- Seeing through the Painter's Eye
As a visual artist, many of my photographs are studies for my large paintings. And so when I looked through the lens of my digital camera to take this picture, I imagined the scene I was photographing as a richly colored landscape painting on a large framed canvas.
The pond and surrounding foliage represent some of my favorite images: palm trees, a blue heron that looks like it's posing for me, and reflected shapes of tree trunks in the rippling water. Just before I pressed the shutter, I found myself looking more closely at the balance of the composition. I was seeing beyond the surface of the landscape as though I had x-ray vision. And the shapes, lines, and textures I use in my paintings seemed more vivid and immediate to me than the actual scene itself.
After I transferred the color photograph to my computer screen I discovered that the original landscape had become transformed into a series of related surprising images that looked more like an abstract painting than a realistic photograph. For example, in place of the broom-shaped leaves on the palm trees, I see a cluster of uneven lines. In addition, the blades of grass punctuated throughout the landscape have become abstract shapes. Moreover, the relationship of the land to the body of water now gives the scene more balance and harmony.
More specifically, the reflections of the trees in the water become a combination of thick and thin diagonal lines dancing across the water. And the branches on the top border of the landscape are thin and uneven light-colored lines, thereby directing the viewer's eye toward the pond.
The surprise of discovery is what draws me to both painting and photography. When we approach a subject for the first time we don't always know what the results will be. For a visual artist like me, this process must be the [End Page 103] equivalent of what a writer goes through when revising multiple drafts of a creative essay. The image on my computer screen is, in effect, my first draft. My second draft is the transfer of the landscape from a color image to the black-and-white image that appears on the cover of Fourth Genre. The final draft, as seen through the painter's eye, is dominated by textures and vertical and horizontal lines in halftones, as opposed to the realistic images of grass, leaves, and tree trunks that the photographer might see.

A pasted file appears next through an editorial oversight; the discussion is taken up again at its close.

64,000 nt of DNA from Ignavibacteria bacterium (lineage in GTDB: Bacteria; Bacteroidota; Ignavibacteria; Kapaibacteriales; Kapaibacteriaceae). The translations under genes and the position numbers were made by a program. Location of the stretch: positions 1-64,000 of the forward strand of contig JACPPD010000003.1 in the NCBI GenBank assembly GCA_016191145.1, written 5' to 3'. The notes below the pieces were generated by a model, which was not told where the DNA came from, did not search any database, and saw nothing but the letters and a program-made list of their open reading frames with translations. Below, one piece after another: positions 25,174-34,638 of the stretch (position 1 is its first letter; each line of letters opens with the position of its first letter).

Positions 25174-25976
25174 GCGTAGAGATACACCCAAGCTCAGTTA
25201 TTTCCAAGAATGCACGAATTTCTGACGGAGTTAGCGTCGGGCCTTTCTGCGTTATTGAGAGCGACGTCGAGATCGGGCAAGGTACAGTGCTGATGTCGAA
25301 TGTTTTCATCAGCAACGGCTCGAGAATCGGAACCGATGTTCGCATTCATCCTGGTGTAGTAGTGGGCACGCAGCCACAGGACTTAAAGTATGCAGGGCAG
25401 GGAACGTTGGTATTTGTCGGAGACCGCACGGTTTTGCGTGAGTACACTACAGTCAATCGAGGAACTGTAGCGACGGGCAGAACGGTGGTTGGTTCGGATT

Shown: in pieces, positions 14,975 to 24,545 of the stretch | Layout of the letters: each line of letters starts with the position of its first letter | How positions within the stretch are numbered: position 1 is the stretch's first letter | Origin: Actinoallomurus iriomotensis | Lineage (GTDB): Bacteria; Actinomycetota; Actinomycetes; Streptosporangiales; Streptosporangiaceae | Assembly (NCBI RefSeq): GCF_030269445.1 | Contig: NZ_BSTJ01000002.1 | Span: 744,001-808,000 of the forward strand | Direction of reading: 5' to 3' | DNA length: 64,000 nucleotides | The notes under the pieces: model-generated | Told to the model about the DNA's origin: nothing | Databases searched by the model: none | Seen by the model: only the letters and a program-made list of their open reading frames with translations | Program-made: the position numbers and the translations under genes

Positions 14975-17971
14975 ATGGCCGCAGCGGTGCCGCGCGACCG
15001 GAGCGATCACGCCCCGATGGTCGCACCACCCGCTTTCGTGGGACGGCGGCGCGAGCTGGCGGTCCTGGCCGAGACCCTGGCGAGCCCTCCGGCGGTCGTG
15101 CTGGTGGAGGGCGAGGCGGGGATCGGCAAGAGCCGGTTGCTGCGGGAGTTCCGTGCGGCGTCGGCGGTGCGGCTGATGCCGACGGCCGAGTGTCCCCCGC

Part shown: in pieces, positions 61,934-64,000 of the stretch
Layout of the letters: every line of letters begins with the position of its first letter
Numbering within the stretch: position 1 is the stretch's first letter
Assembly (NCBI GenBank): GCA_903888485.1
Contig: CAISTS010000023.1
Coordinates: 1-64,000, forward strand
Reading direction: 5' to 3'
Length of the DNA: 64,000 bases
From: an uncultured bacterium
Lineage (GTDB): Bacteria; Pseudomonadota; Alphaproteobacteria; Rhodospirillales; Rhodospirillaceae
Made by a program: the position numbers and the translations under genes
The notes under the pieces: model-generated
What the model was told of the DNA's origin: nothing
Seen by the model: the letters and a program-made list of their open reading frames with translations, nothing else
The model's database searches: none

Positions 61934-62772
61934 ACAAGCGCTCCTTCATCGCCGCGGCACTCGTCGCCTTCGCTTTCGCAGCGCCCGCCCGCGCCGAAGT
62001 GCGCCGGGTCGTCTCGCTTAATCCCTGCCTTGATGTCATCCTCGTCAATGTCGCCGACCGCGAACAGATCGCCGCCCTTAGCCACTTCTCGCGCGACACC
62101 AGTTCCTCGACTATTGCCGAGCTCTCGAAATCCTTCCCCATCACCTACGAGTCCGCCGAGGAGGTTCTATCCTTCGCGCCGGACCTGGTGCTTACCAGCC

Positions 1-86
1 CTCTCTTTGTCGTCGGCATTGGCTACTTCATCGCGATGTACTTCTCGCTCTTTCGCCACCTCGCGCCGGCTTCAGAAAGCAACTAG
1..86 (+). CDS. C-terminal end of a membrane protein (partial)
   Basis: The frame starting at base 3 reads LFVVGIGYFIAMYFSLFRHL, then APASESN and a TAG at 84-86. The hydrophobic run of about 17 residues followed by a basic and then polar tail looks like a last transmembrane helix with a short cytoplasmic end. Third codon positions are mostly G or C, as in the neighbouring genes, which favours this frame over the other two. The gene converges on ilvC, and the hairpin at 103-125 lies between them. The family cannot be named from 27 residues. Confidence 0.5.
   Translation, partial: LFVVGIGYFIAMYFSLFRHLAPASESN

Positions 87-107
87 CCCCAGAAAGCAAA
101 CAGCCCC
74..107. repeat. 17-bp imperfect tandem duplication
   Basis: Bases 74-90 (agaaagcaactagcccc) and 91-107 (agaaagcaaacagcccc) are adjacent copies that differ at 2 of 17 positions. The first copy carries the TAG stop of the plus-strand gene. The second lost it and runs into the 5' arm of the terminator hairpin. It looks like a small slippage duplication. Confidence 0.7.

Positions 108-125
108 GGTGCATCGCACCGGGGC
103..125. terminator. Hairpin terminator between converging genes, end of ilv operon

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As I look at the photograph now, I imagine that each palm tree trunk in the reflected water is made up of thin horizontal brushstrokes. I also see that the unevenness of the ripples gives the trunks a feeling of movement. And the trunks of those palm trees at the edge of the pond look like individual triangle-textured shapes clustered together. And because of the weight of the shapes, the trunks look as if they are leaning forward.
As a result, I am no longer seeing just a photograph that documents the landscape. Instead, the photo becomes a catalyst for my imagination. Which is to say, the lines, shapes, and values I would ordinarily associate with an abstract painting have now become the main focus of my attention.
Carole S. Berk is a painter and photographer who divides her time between Lansing and Northport, Michigan. She received her BFA in painting from Michigan State University. She has exhibited her paintings, collages, and prints in solo and group shows in Michigan, Illinois, California, and Nevada. Her paintings and photographs are included in public and private collections throughout the United States. Her photos have also appeared in the Detroit Free Press and Lansing State Journal. In addition to being a full-time artist, she is presently a docent at Michigan State University's Kresge Art Museum.